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Hello and Happy holidays.

I am interested in generalizations of the following product formula for the gamma function $\Gamma(z)= \int_{0}^{\infty} t^{z-1}e^{-t}dt$ when $n \geq 2$:

\begin{align} \displaystyle\prod_{k = 1}^{n} \frac{\Gamma(\frac{z}{2^k}+\frac{1}{2})}{\Gamma(\frac{1}{2})} = & \frac{\Gamma(z+1)}{2^{2z(1-\frac{1}{2^n})} \Gamma(\frac{z}{2^n}+\frac{1}{2})} \end{align}

Let $H_1,H_2,...H_n \in (0,1)$ and $z \in \mathbb{R^+}$.
1) Then is it true that the following formula holds for $n \geq 2$?

\begin{align} \frac{\Gamma(zH_1 + \frac{1}{2})\Gamma(zH_1H_2 + \frac{1}{2}) \dotsb \Gamma(zH_1H_2 \dotsb H_n + \frac{1}{2})}{\prod_{k=1}^{n} \Gamma(\frac{1}{2})} = \end{align}

$\frac{\Gamma(z+1)}{2^{2z(1-H_1H_2 \dotsb H_n)} \Gamma( z H_1 H_2 \dotsb H_n + \frac{1}{2})}$

2) As $n$ tends to $\infty$ is the LHS of the last expression finite?

3) Does question 1) hold if $H_1 = 1$?

(In the context of my research the $H_i$'s are Hurst parameters from n+1 independent fractional Brownian motions)

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Could you give some more context on why you believe this to be true? –  Harry Gindi Dec 25 '10 at 7:47
    
In brief we are studying moments of iterated stochastic processes and each product can be thought of as representing the moment of a random walk iterated $n$ times . –  jzadeh Dec 25 '10 at 8:28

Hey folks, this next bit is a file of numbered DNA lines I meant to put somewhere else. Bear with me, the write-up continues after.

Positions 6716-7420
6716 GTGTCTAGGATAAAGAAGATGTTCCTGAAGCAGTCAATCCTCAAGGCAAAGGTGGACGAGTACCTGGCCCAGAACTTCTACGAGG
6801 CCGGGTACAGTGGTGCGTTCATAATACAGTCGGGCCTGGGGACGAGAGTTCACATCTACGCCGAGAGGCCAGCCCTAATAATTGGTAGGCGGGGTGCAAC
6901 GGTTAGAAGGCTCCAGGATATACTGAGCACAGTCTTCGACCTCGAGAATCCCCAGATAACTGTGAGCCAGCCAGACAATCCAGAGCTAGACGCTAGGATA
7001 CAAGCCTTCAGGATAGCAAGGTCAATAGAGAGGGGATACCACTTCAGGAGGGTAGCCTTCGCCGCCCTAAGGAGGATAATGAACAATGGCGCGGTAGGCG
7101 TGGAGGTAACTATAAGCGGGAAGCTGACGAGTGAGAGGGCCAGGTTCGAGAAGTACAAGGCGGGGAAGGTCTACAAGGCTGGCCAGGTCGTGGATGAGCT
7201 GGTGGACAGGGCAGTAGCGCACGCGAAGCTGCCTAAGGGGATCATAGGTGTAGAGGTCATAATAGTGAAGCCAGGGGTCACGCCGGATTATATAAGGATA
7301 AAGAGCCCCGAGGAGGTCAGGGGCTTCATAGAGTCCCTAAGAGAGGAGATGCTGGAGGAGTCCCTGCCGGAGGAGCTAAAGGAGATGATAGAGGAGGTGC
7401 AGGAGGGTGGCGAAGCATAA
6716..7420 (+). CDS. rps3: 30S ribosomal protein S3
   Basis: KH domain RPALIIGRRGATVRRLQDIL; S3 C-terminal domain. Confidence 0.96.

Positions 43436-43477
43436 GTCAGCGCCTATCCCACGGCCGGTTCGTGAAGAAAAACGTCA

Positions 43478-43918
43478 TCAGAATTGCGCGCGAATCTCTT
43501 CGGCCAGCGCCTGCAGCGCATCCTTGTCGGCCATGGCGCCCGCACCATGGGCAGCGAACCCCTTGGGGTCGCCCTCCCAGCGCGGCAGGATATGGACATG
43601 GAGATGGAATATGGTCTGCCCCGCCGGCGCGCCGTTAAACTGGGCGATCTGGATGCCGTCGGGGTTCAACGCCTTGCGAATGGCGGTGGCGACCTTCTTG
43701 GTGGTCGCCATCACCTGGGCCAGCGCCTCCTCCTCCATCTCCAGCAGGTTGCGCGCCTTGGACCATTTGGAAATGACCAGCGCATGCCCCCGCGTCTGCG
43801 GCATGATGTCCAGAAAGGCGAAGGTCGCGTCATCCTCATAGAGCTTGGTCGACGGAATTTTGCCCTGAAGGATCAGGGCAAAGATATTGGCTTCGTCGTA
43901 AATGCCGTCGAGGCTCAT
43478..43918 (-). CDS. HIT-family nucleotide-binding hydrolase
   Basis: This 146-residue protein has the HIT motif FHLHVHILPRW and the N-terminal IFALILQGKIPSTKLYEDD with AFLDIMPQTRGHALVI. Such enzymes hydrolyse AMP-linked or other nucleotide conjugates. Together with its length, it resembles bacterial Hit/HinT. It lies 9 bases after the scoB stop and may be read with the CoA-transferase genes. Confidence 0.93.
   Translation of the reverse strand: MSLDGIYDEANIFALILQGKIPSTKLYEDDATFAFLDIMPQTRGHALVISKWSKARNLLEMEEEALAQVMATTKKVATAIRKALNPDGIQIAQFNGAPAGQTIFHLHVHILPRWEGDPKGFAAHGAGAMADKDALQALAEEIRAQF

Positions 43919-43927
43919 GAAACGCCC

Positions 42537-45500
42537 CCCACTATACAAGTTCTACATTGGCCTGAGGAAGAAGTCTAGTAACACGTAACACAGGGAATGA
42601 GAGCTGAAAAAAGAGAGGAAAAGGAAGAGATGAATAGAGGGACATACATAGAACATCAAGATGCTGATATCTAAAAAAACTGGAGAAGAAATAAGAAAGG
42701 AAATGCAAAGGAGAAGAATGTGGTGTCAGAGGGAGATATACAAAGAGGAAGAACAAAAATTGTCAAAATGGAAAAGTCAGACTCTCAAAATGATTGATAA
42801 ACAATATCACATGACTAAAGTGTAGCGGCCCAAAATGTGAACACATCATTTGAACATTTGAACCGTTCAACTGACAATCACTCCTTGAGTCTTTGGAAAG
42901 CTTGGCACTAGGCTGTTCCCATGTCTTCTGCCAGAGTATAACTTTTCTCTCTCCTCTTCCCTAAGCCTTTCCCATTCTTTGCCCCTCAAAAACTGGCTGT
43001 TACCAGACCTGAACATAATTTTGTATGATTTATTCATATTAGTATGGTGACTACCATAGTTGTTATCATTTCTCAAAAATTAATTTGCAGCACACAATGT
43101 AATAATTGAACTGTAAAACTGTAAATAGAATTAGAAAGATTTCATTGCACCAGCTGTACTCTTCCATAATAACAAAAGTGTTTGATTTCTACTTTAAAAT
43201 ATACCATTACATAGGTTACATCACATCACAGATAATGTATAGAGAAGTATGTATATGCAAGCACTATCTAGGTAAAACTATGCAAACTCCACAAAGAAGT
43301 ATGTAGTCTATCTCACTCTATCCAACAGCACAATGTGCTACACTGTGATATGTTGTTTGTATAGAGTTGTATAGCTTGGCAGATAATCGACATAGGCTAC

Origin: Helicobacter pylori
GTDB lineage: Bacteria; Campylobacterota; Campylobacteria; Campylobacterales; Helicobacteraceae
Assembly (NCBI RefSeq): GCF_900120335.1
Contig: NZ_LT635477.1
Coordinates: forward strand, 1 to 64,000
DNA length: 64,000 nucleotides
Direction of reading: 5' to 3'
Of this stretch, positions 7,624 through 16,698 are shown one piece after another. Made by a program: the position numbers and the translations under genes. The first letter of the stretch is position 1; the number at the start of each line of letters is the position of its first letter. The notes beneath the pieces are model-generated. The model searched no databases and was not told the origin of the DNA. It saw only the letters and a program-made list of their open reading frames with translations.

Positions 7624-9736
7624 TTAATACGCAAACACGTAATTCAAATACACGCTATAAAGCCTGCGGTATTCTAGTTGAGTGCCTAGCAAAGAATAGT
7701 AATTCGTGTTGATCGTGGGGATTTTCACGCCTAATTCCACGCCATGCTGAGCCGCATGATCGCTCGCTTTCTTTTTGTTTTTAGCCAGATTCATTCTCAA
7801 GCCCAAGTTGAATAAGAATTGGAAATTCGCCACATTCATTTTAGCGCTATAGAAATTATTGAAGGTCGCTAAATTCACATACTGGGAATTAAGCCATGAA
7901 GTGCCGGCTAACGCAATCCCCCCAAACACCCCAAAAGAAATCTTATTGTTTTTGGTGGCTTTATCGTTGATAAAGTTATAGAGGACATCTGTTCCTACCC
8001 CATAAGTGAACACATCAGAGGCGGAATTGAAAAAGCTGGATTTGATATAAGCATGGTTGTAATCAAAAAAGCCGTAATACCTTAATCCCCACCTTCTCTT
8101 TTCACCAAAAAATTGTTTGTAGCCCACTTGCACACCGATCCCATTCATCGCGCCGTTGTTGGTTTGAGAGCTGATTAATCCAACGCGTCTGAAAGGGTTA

In particular a paper titled "Iterated Random Walk" L. Turban 2004 Europhys. Lett. 65 627 uses the product formula for all $H_i=1/2$ to show that successive iterations of a random walk converge to a fixed process as $n$ tends to $\infty$.We think something like the last expression should hold for general $H_i \in (0,1)$ because we where able to arrive at a type of generalization of Turban's result from a different perspective than his method of moments. –  jzadeh Dec 25 '10 at 8:28
    
For both assignments: z,h1,h2=0.5,0.3,0.4 and z,h1,h2,h3=0.5,1/3,1/3,1/3 - sage says that equality does not hold. –  Dror Speiser Dec 25 '10 at 9:04
    
Thank you for your analysis. –  jzadeh Dec 26 '10 at 0:03
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1 Answer 1

up vote 4 down vote accepted

Certainly not. Let all $H_i$ tend to zero. By continuity yu get $$ 1=\frac{\Gamma(z+1)}{2^{2z}}, $$ which is false.

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Thank you very much for your time and nice one line answer. We also have been considering the case $H_1 = 1$. For fixed $z \in \mathbb{R}$ and $H_1 = 1$ is there a way to multiply by an appropriate constant to still make the equality hold? –  jzadeh Dec 26 '10 at 0:06
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